Timilia Ancient Grain

ancient grains benefits​

Timilia Ancient Grain, belongs to the species with the scientific name Triticum durum, is a wheat with dark caryopsis that resists well to drought.
Known in Sicily, and in the rest of Italy also with the dialectal names: tumminia, tummulia, trimminia.

The Story of Timilia Ancient Grain

Timilia cultivated already in the Greek period with the name of trimeniaios, is one of the oldest varieties of durum wheat short cycle, the sowing period is March in hilly areas (can be anticipated in January in maritime areas) for this reason it is also called marzuolo wheat, was cultivated in years with rainy autumns, which did not allow access to the fields for sowing. 

Timilia is a grain very resistant to drought, suitable for cultivation in hot and dry countries, for this reason it took root in the regions of southern Italy such as Sicily, but also in southern Europe (France, Spain and Portugal) and in the countries of North Africa overlooking the Mediterranean during the first fifty years of the last century.

It does not require great cultivation techniques and special care, so it is also suitable for organic farming.
In the 30’s the Graniculture Station for Sicily has selected two varieties of Timilia called: Timilia a reste nere and Timilia a reste bianche.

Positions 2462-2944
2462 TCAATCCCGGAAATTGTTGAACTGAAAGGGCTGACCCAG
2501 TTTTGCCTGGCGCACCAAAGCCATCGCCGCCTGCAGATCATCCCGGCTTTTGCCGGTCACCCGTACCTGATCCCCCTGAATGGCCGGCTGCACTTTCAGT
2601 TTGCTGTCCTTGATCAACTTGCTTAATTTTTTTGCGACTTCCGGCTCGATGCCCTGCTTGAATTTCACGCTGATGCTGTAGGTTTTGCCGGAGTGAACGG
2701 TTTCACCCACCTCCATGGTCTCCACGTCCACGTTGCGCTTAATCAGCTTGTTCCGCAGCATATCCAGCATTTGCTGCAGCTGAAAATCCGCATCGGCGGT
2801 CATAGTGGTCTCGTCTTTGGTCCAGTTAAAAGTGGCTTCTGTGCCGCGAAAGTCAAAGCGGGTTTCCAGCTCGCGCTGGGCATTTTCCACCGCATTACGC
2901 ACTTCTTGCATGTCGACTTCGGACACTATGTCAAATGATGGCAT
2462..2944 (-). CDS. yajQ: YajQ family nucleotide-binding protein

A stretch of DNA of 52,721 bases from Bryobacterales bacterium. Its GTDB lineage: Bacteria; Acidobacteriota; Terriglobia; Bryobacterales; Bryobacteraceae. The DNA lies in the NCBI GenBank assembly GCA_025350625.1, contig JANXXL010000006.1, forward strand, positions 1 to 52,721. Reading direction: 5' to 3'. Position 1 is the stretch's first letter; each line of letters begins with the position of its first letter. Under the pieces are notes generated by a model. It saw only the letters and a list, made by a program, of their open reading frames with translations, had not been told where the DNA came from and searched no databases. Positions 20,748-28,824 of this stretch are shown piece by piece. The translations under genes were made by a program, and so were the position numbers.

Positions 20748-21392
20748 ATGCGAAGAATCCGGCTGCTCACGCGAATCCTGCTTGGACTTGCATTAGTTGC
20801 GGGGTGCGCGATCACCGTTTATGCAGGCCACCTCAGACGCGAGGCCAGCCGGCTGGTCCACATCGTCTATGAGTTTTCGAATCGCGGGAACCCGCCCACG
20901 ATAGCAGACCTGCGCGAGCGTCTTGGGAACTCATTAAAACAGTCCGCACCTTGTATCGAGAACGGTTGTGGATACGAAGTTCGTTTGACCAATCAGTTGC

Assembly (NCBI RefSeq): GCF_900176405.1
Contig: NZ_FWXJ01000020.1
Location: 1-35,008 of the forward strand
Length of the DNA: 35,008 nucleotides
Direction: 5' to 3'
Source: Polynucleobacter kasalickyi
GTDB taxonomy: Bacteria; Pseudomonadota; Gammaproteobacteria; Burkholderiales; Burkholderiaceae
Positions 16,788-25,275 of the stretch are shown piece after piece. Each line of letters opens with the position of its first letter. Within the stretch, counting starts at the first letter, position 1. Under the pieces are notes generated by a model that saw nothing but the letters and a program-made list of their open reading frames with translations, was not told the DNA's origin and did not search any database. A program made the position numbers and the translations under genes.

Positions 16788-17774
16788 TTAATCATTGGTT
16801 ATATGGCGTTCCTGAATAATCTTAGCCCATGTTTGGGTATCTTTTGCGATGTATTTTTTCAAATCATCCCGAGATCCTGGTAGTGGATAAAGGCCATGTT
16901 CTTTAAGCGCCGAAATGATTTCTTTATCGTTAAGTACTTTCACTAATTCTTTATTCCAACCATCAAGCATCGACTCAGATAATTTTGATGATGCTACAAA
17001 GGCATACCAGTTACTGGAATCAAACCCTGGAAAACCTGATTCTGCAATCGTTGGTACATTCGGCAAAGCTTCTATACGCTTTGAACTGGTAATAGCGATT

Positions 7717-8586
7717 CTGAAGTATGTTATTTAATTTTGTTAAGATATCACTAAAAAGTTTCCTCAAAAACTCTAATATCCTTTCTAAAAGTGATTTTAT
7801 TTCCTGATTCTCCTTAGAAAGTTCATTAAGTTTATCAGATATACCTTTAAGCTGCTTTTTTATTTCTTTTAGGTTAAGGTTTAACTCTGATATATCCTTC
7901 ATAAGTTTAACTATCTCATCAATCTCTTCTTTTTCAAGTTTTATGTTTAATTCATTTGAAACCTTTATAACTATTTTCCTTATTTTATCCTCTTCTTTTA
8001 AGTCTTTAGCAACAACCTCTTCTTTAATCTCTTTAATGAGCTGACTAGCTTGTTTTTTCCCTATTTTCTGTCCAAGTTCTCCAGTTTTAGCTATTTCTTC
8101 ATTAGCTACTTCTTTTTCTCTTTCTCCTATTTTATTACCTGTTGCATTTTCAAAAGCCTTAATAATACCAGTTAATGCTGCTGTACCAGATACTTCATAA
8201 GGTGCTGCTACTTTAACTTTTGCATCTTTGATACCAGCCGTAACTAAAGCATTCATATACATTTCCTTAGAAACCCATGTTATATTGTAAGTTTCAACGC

Thanks to the tenacity of local producers and growers, Timilia wheat in recent years has regained a prominent place in the production of wheat in Sicily, especially in the areas of Trapani and Palermo where crops extend for about 200 hectares and about 100 hectares for other ancient grains.

High in Protein and Fiber, Low in Gluten and Sugar

The flour of Timilia wheat is produced by means of ancient stone millstones in the area of Trapani, following the ancient traditions; it is a wholemeal flour little tumbled, it contains many trace elements of wheat germ and bran; it has a high protein value and a low gluten index. This flour is very suitable for bread making, in addition to other Sicilian semolina, it must be consumed in a relatively short time (about 4 months) in order not to lose its organoleptic qualities. 

Timilia flour, after milling, has a greyish color, different from the commercial flours to which we are usually accustomed; the food products that derive from the use of this flour are wholemeal breads or dark breads so called because of the characteristic dark color of the dough and the crumb. 

The typical bread produced with this particular flour is called “Pane nero di Castelvetrano” (black bread of Castelvetrano), originating from a small village of the same name in the province of Trapani. Timilia flour bread is very fragrant, with a good nutritional contribution and thanks to the use of sourdough (natural yeast) has a long shelf life, it keeps for a few days soft and fragrant. 

Pane Nero of Castelvetrano is protected as a Slow Food presidium. In the past, this unique and very special production was at risk of extinction, until local bakers formed a consortium and revitalised the production of flour from local mills that still use stone grinders.

Thanks to the food innovations introduced by the manufacturers, this flour is also used for the production of fresh and dry artisan pasta.

 A product with an intense and strong flavor that goes well with sauces rich in history and culture of Sicilian cuisine.